01 November, 2015

Time is not on my side

Location: Tempe, Arizona

On our way across the US this summer, Time was pretty well behaved. We'd cross a time zone, gain an hour, make sure the GPS, phone, computer, Kindle, and travel alarm clock were all in agreement, and we'd be set until sometime in the future when we'd go through the exercise again as we continued to move West. It was all very predictable and we were okay with it.

Last month, we left California, crossed through Nevada, into Utah, and entered a different time zone. This time we lost an hour, but no big deal – we figured we owed it after all the gaining we did on the way out here. We willingly made the adjustments to the time on all the electronics.

But when we headed south into Arizona, Time started acting like a petulant toddler at bed time. Arizona doesn't do Daylight Savings Time (DST), so we were suddenly back on California time, 3 hours after Eastern time and 8 hours after English time. But we made the adjustments and carried on.

Then, still in Arizona, we entered the Navajo Nation's “Big Reservation”. The Navajos DO do DST, so we lost an hour again. Once again, we did all the adjustments and got settled in.

Heading North, back into Utah, Time was once again relatively well behaved until we crossed the border back into Arizona. This was followed by more kicking and screaming as we proceeded to cross back and forth between Utah, Arizona, and the Navajo Nation over the next few weeks. By the time we were done, we were thoroughly confused and had decided that, whatever the old Rolling Stones song says, Time is NOT on our side.

Finally, we settled in for a visit with one of Mark's old Copper Hill friends who lives in Tempe, Arizona. Time once again began behaving admirably, remaining the same as California, and 3 hours behind the East Coast.

That is, until this morning when Time pulled a fast one on us. Everyone else in the US reverted to Standard Time last night except Arizona, which was already there. Now, while we know what time it is here, we are, once again, not sure what time it is anywhere else.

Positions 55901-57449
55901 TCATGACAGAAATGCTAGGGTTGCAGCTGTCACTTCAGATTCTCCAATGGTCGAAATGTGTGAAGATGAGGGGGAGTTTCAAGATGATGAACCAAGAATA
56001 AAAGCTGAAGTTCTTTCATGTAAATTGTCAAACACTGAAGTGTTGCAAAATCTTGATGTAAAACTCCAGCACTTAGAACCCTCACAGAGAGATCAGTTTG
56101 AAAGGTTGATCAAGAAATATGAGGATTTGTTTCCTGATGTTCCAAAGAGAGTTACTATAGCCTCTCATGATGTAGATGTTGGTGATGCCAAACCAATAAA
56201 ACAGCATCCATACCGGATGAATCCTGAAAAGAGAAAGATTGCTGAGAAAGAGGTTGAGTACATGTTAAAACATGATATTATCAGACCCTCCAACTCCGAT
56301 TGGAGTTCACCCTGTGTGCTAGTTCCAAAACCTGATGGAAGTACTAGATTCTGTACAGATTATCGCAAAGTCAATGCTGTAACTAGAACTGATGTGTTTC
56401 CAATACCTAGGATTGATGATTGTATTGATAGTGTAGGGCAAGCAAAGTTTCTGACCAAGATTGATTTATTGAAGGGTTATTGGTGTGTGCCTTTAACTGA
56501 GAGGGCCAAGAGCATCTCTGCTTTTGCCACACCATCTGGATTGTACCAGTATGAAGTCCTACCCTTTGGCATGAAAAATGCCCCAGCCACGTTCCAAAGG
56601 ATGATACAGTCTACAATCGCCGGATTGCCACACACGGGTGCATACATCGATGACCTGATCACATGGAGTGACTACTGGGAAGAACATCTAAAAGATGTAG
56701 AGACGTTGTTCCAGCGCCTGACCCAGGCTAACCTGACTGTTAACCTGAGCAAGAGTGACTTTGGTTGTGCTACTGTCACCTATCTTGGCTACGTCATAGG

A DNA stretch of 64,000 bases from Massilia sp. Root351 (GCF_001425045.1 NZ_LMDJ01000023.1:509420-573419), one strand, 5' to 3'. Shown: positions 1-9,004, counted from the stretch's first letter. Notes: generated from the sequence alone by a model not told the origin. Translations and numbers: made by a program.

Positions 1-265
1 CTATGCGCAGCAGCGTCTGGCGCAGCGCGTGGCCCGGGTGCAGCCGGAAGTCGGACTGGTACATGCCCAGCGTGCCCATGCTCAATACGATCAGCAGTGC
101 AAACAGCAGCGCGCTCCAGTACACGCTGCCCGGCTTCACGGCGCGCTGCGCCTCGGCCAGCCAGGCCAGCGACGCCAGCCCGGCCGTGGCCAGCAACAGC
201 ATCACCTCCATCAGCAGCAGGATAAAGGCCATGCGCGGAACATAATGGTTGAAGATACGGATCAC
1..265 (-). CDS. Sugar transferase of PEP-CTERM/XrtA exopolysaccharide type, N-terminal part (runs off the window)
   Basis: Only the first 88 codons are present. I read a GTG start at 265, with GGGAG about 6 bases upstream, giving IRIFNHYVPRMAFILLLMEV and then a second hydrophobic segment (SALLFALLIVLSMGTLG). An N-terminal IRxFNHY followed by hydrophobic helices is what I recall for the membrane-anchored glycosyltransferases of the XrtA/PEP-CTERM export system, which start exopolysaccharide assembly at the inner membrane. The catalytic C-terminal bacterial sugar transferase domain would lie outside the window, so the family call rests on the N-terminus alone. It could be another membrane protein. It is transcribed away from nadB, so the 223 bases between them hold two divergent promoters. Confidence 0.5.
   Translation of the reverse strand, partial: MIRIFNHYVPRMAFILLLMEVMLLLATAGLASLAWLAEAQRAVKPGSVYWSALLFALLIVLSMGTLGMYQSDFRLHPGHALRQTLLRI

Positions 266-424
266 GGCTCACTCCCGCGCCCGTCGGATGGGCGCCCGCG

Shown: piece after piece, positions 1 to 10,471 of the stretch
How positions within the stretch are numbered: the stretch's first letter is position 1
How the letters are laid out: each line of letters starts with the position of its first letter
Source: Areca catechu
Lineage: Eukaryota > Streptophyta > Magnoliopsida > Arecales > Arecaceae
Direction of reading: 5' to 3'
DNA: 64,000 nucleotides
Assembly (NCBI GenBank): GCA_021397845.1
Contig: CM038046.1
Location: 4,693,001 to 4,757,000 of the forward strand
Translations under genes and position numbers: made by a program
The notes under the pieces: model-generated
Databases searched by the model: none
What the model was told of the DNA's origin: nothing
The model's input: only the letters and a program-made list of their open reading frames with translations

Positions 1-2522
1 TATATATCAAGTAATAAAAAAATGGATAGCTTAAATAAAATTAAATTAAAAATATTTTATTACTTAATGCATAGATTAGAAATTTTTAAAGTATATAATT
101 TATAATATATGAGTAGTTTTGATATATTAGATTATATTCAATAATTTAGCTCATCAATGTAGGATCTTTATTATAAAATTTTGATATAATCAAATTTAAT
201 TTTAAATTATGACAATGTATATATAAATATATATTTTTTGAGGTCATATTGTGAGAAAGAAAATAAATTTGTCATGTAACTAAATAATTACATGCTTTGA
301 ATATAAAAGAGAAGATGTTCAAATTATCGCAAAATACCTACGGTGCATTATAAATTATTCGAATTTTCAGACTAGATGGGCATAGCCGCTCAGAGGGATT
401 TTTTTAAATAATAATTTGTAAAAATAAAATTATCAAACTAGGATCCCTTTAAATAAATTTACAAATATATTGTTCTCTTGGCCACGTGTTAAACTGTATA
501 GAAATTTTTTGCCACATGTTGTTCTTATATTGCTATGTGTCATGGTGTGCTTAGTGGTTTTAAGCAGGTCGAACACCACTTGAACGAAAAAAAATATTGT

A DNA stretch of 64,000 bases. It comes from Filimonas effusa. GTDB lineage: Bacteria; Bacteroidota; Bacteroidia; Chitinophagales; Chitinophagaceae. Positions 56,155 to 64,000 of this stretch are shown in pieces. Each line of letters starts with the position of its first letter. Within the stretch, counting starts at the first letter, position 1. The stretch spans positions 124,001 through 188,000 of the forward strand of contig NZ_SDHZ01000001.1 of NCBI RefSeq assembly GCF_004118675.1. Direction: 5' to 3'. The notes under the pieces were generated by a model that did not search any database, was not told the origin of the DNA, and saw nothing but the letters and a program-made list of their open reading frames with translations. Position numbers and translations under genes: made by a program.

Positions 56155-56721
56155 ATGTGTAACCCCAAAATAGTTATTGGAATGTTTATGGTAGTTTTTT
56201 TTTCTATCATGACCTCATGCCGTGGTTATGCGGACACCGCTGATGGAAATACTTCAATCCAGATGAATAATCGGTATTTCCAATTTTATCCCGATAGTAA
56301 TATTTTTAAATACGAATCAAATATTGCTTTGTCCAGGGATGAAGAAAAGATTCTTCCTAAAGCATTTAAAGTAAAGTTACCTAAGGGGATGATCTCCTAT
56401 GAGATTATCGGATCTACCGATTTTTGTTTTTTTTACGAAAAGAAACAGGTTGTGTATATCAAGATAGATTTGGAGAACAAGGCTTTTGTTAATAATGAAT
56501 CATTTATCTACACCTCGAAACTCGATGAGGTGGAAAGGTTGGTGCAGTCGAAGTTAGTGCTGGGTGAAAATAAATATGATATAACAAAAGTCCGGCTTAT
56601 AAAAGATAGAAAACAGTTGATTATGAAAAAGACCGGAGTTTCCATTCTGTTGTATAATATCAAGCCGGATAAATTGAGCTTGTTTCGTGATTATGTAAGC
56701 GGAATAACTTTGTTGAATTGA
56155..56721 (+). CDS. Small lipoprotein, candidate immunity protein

Obviously we're not the only ones who need time zone reminders - we saw quite a few signs like this.
 Speaking of time, we just had to insert these pictures from Petrified National Park - Look at the timeless strata in these hills
 225 million year old log
 225 million year old mulch

30 October, 2015

Ancient Americans

We have spent 3 weeks travelling through the Navajo Nation and Central Arizona seeking out as many ancient cliff dwellings as we could find. We've really learned a lot about the Navajo and Hopi, and their ancestors the Anasazi, Sinagua and Salado.

Most of these dwellings were built around 1000 AD and were abandoned around 1400 AD. The reason for their abandonment is currently unknown but the buildings have aged well due to the cover created by the caves in which they exist.

Our first stop was in the Navajo National Monument where we lucked up and managed to participate in a 5 mile guided trek to the ruins at Betatakin. 

The tour is only held once a week at this time of year. It is 700 feet down into the canyon for an up-close view of the ruins, built in an enormous alcove measuring 452 feet high and 370 feet across.